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OSU football: Beavers look to bounce back with trip to California
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OSU football: Beavers look to bounce back with trip to California

The “truth room,” as outside linebacker Hamilcar Rashed Jr. called it, was probably not a lot of fun this past Sunday.

That's where Oregon State defensive coordinator Tim Tibesar isn’t afraid to pinpoint the miscues his defense makes each game, along with pointing out the positives.

There were plenty of the miscues following last Saturday’s 52-7 loss inside Reser Stadium.

“The first thing we’ve got to do as a coach is we’ve got to show it to them and tell them the truth and tell them what was good enough and what wasn’t good enough,” Tibesar said. “They’ve got to take responsibility for it just like we do as coaches and then you move on.

“… Our guys didn’t hide form it. It’s on tape, it’s there for everybody to see. You know who made mistakes, who made plays and who didn’t make plays. There’s no hiding from it.”

The players know what to expect.

“He’s going to tell you how it is and he’s not going to sugarcoat nothing,” Rashed said. “If you didn’t do as good as you should have he’s going to tell you. You got a minus on this technique and this is why.”

The Beavers (2-4, 1-2 Pac-12) hope to put together a far better defensive performance this Saturday when they hit the road to take on a California (4-2, 1-2)  team coming off a bye. Kickoff is around 11:30 a.m.

“We have to come out and execute and start fast,” senior safety Shawn Wilson said. “We can’t wait until we get hit in the mouth to react on something. We have come out basically how we did at UCLA, we have to come out like that every single game.”

The Beavers have struggled at times this season with allowing teams to score early and often.

“I don’t think there has been one thing that has carried over from game to game and this is the reason why we haven’t stated fast,” Tibesar said.

Tibesar said the players have responded well this week and that is good because they “can’t let Utah beat us twice,” he said.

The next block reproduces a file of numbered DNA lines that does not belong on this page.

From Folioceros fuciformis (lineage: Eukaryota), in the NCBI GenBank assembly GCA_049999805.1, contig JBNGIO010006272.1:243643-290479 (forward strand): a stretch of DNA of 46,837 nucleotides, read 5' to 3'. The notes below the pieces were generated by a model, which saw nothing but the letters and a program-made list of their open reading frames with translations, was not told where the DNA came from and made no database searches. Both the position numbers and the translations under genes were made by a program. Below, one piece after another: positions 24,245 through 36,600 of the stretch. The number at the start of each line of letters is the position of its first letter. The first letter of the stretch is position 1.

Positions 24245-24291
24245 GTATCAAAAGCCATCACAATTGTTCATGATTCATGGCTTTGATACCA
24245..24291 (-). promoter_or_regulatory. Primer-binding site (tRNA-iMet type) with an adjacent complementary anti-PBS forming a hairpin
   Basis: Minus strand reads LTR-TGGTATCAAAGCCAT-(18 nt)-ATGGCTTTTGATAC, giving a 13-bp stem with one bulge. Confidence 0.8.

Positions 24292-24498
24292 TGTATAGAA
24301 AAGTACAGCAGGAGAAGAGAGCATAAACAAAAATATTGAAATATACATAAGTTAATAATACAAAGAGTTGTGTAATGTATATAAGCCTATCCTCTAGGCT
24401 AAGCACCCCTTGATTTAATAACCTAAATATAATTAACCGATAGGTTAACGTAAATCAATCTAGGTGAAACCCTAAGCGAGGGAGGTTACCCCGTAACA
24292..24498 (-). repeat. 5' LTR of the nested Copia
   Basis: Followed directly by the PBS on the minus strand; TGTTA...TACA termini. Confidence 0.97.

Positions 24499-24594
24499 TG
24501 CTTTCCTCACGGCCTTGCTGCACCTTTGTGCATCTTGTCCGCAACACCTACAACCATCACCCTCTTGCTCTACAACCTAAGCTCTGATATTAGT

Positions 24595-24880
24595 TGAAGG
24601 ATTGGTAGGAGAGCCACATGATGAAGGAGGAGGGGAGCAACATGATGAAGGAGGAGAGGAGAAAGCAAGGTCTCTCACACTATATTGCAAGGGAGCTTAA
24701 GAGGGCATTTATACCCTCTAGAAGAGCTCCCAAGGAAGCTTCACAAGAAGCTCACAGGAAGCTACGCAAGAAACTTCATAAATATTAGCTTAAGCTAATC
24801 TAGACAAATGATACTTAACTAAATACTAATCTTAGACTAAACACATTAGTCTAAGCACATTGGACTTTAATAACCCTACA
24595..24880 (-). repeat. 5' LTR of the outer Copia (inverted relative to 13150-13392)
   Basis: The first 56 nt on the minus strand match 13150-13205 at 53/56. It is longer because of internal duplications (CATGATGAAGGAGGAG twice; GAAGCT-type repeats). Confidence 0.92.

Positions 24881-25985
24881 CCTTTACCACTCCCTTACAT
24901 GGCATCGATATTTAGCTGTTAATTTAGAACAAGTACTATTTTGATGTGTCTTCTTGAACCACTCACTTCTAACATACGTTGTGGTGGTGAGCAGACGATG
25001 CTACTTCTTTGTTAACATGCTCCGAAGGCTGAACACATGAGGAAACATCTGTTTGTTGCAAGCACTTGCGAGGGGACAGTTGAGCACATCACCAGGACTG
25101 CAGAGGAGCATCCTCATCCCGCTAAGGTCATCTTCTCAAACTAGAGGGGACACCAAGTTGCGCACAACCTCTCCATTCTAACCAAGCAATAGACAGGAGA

“Obviously that was an ugly showing all around and we’ve got to own it and move on and get ready for Cal,” he said. “… You don’t ever want to have a game like that but I’ve been coaching a long time. I’ve been on teams that were 9-0 and got their butts kicked like that and rebounded back. It’s just part of it in sports and that’s why you play the game.”

Oregon State will be facing a backup quarterback for the third time in the past four games as Devon Modster will make his second start for the injured Chase Garbers.

Modster has completed 23 of 49 passes for 229 yards and one touchdown with three interceptions.

The Golden Bears could lean heavily on the run game that is averaging around 134 yards a game. Cal has three backs with at least 44 carries with Christopher Brown leading the way with 106 attempts for 431 yards and three scores.

Cal is last in the conference at 331 total yards per game and 11th at 20.3 points per game.

The Golden bears' strength is on defense as the Golden Bears are allowing just 18.3 points per game.

The catalyst is Evan Weaver, who leads the conference with 84 tackles and 14.0 per game.

“He’s been doing it for a while,” coach Jonathan Smith said. “That guy is instinctive around the ball, a physical tackler with good hands and does a good job recognizing where the quarterback is looking and getting in passing lanes, besides the fact that he can just tackle all over the place. He’s presents some real problems.”

Added offensive coordinator Brian Lindgren: “The thing you notice about their defense is they’re really sound and they do a great job of tackling. They don’t give up a lot of big plays. So (Weaver) is someone we have to be aware of in the run game and pass game on where he’s at and he’s going to be a challenge.”

Lindgren said the Bears’ defense is similar in scheme to what the Beavers run so that could help the offense out some.

“They’ll give you some different looks but the thing that always stands out to me is they are extremely sound and disciplined in what they do,” he said. “The players know the system, they play extremely hard and they don’t miss a lot of tackles. So when you may hit something they’re not giving up a lot of big plays.”

Added receiver Isaiah Hodgins: “They have a lot of similar coverages and similar schemes so a lot of things we are going to see we’ve seen throughout fall camp and practice all the time. So I feel like we’ve been getting good looks and kind of know what’s coming. With more film study and preparation we’re going to know even better.”

The Beavers hope to rebound on both sides of the ball this week and head into their second bye week with a little momentum. Getting to start in the morning might just help.

“It’s a great time to play football,” Wilson said. “You basically wake up, brush your teeth, eat and you’re playing. I think that’s a great atmosphere for football instead of waiting and all you’ve got all this time.”

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Sports editor of the Corvallis Gazette-Times and Albany Democrat-Herald

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